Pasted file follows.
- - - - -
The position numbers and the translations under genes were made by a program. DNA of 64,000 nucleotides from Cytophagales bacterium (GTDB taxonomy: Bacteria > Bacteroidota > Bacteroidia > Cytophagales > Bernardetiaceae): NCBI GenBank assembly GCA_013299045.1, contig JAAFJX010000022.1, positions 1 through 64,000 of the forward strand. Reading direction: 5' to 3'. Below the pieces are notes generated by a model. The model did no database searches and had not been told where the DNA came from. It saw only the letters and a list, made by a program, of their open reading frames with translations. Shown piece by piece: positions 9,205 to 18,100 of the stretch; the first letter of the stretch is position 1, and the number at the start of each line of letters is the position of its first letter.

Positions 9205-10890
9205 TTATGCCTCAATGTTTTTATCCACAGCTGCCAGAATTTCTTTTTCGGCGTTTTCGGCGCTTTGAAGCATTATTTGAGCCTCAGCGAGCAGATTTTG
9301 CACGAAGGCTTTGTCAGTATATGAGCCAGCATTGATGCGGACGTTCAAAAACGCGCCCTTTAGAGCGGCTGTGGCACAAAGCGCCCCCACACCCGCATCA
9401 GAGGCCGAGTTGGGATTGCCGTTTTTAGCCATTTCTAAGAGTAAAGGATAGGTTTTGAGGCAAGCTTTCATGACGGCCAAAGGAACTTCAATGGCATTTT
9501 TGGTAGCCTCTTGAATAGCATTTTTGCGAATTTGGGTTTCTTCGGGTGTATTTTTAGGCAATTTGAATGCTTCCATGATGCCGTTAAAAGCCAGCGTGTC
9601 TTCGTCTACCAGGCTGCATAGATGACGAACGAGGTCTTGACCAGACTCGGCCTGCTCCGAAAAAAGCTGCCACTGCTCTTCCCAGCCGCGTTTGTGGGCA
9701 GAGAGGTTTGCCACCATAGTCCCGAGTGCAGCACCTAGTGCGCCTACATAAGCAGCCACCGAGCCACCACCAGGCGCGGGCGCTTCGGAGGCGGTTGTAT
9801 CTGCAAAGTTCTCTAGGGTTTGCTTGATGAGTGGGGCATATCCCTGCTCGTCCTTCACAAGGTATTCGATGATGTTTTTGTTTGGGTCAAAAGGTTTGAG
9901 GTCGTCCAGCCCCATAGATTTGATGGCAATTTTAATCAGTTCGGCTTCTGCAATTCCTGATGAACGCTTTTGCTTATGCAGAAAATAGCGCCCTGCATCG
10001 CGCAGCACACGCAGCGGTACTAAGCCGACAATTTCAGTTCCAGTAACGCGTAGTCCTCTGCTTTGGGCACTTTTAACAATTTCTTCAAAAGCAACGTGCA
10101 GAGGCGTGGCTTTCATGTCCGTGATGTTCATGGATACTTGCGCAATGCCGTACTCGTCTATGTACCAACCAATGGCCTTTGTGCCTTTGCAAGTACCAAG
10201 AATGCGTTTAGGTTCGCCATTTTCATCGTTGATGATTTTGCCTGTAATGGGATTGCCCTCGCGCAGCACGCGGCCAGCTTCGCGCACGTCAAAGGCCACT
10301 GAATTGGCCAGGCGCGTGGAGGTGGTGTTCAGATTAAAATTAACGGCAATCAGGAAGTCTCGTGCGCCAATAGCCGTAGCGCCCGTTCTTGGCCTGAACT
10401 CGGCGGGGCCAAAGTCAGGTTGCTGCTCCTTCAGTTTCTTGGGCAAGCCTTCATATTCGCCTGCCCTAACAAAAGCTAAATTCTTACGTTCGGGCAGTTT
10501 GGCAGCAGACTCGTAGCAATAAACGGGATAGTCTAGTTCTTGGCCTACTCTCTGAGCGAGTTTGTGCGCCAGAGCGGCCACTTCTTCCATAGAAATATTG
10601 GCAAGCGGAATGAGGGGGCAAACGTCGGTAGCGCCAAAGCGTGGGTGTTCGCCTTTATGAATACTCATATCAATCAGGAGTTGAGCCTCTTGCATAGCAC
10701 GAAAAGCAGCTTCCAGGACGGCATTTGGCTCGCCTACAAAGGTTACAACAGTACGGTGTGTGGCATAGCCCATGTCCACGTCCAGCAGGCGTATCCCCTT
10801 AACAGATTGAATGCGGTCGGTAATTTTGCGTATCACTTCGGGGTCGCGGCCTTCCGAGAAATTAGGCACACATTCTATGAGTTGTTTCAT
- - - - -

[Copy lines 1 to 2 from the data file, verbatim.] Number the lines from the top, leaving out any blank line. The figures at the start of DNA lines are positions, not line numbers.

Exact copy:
The position numbers and the translations under genes were made by a program. DNA of 64,000 nucleotides from Cytophagales bacterium (GTDB taxonomy: Bacteria > Bacteroidota > Bacteroidia > Cytophagales > Bernardetiaceae): NCBI GenBank assembly GCA_013299045.1, contig JAAFJX010000022.1, positions 1 through 64,000 of the forward strand. Reading direction: 5' to 3'. Below the pieces are notes generated by a model. The model did no database searches and had not been told where the DNA came from. It saw only the letters and a list, made by a program, of their open reading frames with translations. Shown piece by piece: positions 9,205 to 18,100 of the stretch; the first letter of the stretch is position 1, and the number at the start of each line of letters is the position of its first letter.

Positions 9205-10890